Summary contributed by our researcher Alexandrine Royer, who works at The Foundation for Genocide Education.
*Link to original paper + authors at the bottom.
Overview: In this summary paper, Luke Stark and Jesse Hoey, by drawing on the dominant theories of emotion in philosophy and psychology, provide an overview of the current emotion models and the range of proxy variables used to design AI-powered emotion recognition technology. The disjuncture between the complexity of human emotion and the limits of technical computation raises serious social, political, and ethical considerations that merit further discussion in AI ethics.
From benevolent Wall-E to femme fatal Ex-Machina, the emotional lives of intelligent machines have long been a subject of cinematic fascination. Even as early as Mary Wollstonecraft Shelley’s 1818 Frankstein, human imagination foresaw the advent of sentient and humanoid machines. With increasing machine learning sophistication that can drastically err from its makers’ original intentions (we’re looking at you Tay.Ai), Shelley’s 200-year-old metaphor of human genius leading to monstrous results still rings true. While we are still far from being menaced by emotionally intelligent humanoid robots, such fictional characters raise crucial questions concerning the range of human emotions, how we conceptualize them, and how they can be measured and input into intelligent systems. The next Frankenstein, rather than a terrifying green mechanical monster, will likely be an invisible AI system that recognizes and feeds off your emotions.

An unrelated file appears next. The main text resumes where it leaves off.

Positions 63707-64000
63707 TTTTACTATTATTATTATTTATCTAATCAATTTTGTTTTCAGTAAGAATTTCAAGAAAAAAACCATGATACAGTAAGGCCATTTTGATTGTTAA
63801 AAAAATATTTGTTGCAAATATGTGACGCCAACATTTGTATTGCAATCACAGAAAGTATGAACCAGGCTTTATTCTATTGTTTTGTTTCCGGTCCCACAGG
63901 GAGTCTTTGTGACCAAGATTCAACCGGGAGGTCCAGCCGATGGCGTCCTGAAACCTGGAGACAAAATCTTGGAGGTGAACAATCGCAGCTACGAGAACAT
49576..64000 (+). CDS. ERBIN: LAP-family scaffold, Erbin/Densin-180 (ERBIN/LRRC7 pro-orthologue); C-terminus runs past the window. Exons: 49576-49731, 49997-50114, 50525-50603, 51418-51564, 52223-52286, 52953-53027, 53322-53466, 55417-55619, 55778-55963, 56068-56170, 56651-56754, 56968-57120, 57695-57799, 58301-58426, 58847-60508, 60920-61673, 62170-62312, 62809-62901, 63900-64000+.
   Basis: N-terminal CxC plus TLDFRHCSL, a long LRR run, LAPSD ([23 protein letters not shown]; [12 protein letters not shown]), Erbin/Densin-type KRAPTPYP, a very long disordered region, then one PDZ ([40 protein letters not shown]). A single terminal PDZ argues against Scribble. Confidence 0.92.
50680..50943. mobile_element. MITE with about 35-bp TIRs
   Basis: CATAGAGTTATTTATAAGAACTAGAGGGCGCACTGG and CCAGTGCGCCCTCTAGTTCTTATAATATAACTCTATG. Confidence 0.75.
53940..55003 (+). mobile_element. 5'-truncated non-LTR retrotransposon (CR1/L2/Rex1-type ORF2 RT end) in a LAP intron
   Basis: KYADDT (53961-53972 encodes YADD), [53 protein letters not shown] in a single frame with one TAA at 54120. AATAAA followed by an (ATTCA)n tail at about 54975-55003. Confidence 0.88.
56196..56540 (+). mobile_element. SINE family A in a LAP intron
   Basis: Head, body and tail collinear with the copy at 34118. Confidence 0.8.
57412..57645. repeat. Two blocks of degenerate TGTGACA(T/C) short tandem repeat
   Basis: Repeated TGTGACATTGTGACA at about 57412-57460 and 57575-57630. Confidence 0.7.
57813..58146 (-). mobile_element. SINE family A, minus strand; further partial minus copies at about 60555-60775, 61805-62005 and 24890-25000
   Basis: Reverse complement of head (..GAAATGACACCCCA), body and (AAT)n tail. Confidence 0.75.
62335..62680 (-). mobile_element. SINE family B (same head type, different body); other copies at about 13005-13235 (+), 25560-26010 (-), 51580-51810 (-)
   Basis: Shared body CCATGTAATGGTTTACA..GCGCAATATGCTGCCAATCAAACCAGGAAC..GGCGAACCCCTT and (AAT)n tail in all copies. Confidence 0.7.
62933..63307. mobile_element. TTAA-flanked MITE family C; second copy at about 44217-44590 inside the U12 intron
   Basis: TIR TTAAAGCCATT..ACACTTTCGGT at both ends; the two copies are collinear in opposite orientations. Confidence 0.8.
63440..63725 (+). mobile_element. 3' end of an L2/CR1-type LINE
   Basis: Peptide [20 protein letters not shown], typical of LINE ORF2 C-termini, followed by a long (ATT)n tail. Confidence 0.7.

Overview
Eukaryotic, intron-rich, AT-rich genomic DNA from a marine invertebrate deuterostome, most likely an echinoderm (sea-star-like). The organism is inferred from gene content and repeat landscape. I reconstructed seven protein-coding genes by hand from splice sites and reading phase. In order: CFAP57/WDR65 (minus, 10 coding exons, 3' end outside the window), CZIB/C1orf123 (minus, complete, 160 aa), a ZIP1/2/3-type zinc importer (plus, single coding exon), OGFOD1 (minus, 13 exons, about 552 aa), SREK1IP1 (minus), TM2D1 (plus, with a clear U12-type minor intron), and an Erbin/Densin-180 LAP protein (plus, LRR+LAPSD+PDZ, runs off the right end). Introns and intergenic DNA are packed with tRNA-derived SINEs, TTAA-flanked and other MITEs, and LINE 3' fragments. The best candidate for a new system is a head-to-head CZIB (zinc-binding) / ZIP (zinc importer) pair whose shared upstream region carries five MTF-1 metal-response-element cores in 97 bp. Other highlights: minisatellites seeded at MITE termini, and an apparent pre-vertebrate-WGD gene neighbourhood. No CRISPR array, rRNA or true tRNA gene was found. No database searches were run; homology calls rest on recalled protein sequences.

Indeed, AI technologies that predict and model human emotions to signal interpersonal interactions and personal preference are increasingly being used by social media platforms, customer service, national security, and more. In this paper, Stark and Hoey present the range of models and proxy data used for emotional expression and how these are combined in artificial intelligence systems. They argue that the “ethics of affect/emotion recognition, and more broadly so-called digital phenotyping ought to play a larger role in current debates around the political, ethical and social dimensions of AI systems.”
The conversation begins with choosing between the different theories of emotion and the range of phenomenon that the term can encapsulate, from the physiological, expressive, behavioural, mental, etc. When describing the difficulties of emotion modelling, the authors cite philosopher Jesse Prinz’s “problem of parts” – selecting the essential components of emotion- and “problem of plenty”- determining how these components function together. In psychology, emotion is distinguished from affect, described by psychologist Jerome Kagan as a “change in brain activity” and by affect theorist Deborah Gould as “nonconscious and unnamed, but … registered experiences of bodily energy response to a stimulus”. Affect is considered an immediate bodily response, while emotion is a much more complex cognitive process that responds to changes in affect.
Stark and Hoey list the different camps in the conceptual modelling of emotion, choosing to define emotions as:
- Experienced feeling states (Experiential theories). The feeling tradition emphasizes the “feeling” component and embodied sensations of emotions and defines them as distinctive conscious experiences. By concentrating on the felt dimension of emotions, their perception and detection are derived from physiological processes.
- Evaluative signals connected to other forms of human perception of social cues (Evaluative theories). Evaluative theories, emerging out of the 1960s cognitive turn, view emotions primarily as cognitive phenomena and ascribe to them a certain degree of intentionality connected to human judgment (i.e. humans direct our emotions towards objects).